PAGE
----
Urban Meyer knew what he wanted to see Ohio State do more than anything else in last Saturday's Scarlet and Gray spring game, and that's throw the football.
With Braxton Miller now a fixture at quarterback, the real focus was on the wide receivers as Meyer has made no bones about it, the Buckeyes are going to pass more - make that a lot more -this season, his first at the OSU grid helm.
Meyer was looking for that ''wow'' factor, as he calls it or the need to find players who can make things happen, to emerge -and wouldn't you know it - may have found one in true freshman wideout Michael Thomas, who snagged 12 balls for 131 yards.
When I say true freshman though, that's sort of a misnomer, because Thomas is a glorified high school senior, having graduated early to enter Ohio State and participate in spring practice.
Thomas has got the talent in his bloodlines, as he's the nephew of former NFL star wideout Keshawn Johnson.
As Tom Dienhart, the Big Ten Network.com's senior writer, noted, ''Yes, it was only a spring game, but Buckeyes have a yawning need for receivers. So it was a heck of a beginning for Thomas, who looks a lot like former Ohio State great Michael Jenkins with his smooth moves and stride. Thomas also has sticky mitts.''
However, even Meyer himself wasn't all that surprised by Thomas' performance.
"He's our most dedicated receiver," said Meyer of Thomas, who ''spends hours on his craft away from practice,'' wrote Dienhart, ''specifically working at catching passes from a JUGS machine. So that extra work and attention to detail paid off'' for Thomas last Saturday, on a day Meyer wanted to emphasize the importance of the passing game.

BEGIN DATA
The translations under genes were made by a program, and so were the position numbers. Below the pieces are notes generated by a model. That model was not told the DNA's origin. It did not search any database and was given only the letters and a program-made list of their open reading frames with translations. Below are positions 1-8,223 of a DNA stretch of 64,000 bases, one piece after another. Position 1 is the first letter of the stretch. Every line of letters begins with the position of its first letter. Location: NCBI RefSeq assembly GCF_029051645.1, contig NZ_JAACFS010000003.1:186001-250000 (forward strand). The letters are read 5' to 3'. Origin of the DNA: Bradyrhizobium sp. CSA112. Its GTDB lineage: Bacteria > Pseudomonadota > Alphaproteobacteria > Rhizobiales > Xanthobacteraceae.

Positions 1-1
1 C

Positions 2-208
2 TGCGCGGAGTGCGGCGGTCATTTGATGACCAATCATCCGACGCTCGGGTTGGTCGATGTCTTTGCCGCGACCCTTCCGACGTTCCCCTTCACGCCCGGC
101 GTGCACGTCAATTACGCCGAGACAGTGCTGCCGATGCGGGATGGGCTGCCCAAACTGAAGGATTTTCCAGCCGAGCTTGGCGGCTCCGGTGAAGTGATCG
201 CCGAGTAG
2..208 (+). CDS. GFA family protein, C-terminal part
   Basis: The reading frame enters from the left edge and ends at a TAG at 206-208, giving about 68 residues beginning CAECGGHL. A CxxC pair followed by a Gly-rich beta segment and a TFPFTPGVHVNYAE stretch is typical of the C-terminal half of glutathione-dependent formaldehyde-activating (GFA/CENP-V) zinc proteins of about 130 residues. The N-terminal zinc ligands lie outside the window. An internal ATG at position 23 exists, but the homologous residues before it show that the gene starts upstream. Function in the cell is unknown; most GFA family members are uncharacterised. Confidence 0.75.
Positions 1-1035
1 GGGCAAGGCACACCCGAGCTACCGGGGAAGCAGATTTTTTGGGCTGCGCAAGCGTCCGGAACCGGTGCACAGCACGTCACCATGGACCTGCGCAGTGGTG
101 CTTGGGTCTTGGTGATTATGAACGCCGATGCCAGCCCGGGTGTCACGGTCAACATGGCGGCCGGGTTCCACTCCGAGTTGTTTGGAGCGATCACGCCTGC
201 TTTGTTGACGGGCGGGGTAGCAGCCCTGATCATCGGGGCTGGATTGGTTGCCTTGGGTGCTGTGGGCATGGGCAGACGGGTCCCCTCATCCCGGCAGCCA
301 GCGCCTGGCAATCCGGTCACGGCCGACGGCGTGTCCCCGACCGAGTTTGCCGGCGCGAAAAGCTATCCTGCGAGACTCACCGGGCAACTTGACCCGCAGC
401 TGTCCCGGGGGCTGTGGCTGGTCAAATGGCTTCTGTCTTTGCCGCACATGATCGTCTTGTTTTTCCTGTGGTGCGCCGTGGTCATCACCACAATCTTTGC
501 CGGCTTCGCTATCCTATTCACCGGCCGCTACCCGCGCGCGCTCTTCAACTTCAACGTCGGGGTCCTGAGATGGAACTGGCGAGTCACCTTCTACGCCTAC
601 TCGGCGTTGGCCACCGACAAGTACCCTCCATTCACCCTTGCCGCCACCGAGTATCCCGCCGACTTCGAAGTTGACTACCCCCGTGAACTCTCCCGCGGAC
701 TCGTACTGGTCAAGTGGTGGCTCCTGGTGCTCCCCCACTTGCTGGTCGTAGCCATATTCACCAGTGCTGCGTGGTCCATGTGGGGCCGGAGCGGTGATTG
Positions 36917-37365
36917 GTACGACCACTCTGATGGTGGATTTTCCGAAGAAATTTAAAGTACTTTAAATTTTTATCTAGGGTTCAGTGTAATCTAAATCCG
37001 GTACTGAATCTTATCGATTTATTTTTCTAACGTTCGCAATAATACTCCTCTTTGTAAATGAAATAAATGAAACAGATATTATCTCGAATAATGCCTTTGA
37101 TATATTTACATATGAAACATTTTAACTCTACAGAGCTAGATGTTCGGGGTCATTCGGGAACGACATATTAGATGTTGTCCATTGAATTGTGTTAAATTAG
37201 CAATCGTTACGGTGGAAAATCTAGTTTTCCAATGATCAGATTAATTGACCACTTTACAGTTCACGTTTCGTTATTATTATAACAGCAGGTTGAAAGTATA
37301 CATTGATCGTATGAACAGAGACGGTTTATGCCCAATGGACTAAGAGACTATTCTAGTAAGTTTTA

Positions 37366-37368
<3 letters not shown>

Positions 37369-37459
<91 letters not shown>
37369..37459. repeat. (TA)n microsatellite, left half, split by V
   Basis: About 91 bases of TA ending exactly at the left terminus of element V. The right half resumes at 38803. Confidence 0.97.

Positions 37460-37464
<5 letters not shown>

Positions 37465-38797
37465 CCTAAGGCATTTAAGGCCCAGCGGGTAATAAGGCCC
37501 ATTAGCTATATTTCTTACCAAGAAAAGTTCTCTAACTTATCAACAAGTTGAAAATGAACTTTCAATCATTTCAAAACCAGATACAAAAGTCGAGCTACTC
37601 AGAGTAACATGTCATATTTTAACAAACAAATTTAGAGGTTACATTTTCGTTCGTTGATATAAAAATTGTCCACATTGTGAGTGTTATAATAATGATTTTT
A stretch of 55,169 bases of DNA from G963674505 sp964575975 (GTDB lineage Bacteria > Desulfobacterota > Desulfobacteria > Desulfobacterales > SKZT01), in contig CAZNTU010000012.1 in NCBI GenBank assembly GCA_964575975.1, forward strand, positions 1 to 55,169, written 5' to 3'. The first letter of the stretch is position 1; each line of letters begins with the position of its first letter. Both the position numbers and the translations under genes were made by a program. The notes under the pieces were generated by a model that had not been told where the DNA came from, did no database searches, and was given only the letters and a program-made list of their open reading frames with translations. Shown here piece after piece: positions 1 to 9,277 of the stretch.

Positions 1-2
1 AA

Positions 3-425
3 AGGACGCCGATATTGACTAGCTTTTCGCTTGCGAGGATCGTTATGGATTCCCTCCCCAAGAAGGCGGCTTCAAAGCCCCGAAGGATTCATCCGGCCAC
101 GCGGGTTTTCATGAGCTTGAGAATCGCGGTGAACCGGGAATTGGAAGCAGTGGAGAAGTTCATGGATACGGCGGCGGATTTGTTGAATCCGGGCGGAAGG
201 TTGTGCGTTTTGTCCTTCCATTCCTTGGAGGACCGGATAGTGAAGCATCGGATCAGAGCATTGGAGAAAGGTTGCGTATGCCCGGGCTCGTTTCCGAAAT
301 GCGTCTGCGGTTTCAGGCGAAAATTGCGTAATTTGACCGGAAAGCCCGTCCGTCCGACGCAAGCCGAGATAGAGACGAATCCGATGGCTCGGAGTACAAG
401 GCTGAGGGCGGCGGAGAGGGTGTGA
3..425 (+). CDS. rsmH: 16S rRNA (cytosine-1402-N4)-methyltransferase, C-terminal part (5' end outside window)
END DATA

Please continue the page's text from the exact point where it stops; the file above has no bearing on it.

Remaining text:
To that extent, No. 1 QB Miller completed 24 of 31 passes for 258 yards, with 197 coming in the first half alone including connecting on his first five attempts, while backup Kenny Guiton hit on 17 of 26 aerials for 191 yards and a touchdown. Word of warning to this season's OSU opponents: Do the math, that's a total of 57 pass attempts in the game to 36 rushes, about a 3-2 ratio.
Of course, there's got to be some other wideouts step up as well to make the rejuvenated passing game with Meyer's spread attack a viable option come the actual season.
''We had to get some things accomplished and I think we did that,'' said Meyer after the spring game. ''We identified our issues and we also identified our strengths. We maybe did some things offensively that we wouldn't normally do, because we are going to be a very balanced offense.''
But he stressed the point that "we are taking one of the worst passing teams in America a year ago, and need to find out if we can throw the ball. That was the objective today, and I have a better opinion of our guys now. We know we can run the quarterback, but we didn't run him one time today.''
Meyer's post-game assessment of Miller's passing ability: ''His release is an A. Arm strength is a B, but I am very critical. His accuracy is a B or C, so he needs to get better, but he had a very good spring and a very productive one."
"But I just told our guys that it has to be the best offseason in the history of college football. That has to happen."
Perhaps, though, the best and most telling quote came from starting junior center Corey Linsley.
"We were all in a whirlwind last year,'' he said. ''This program didn't have a concrete foundation to it, but now we're back on track."
Contact Steve Hemmelgarn at firstname.lastname@example.org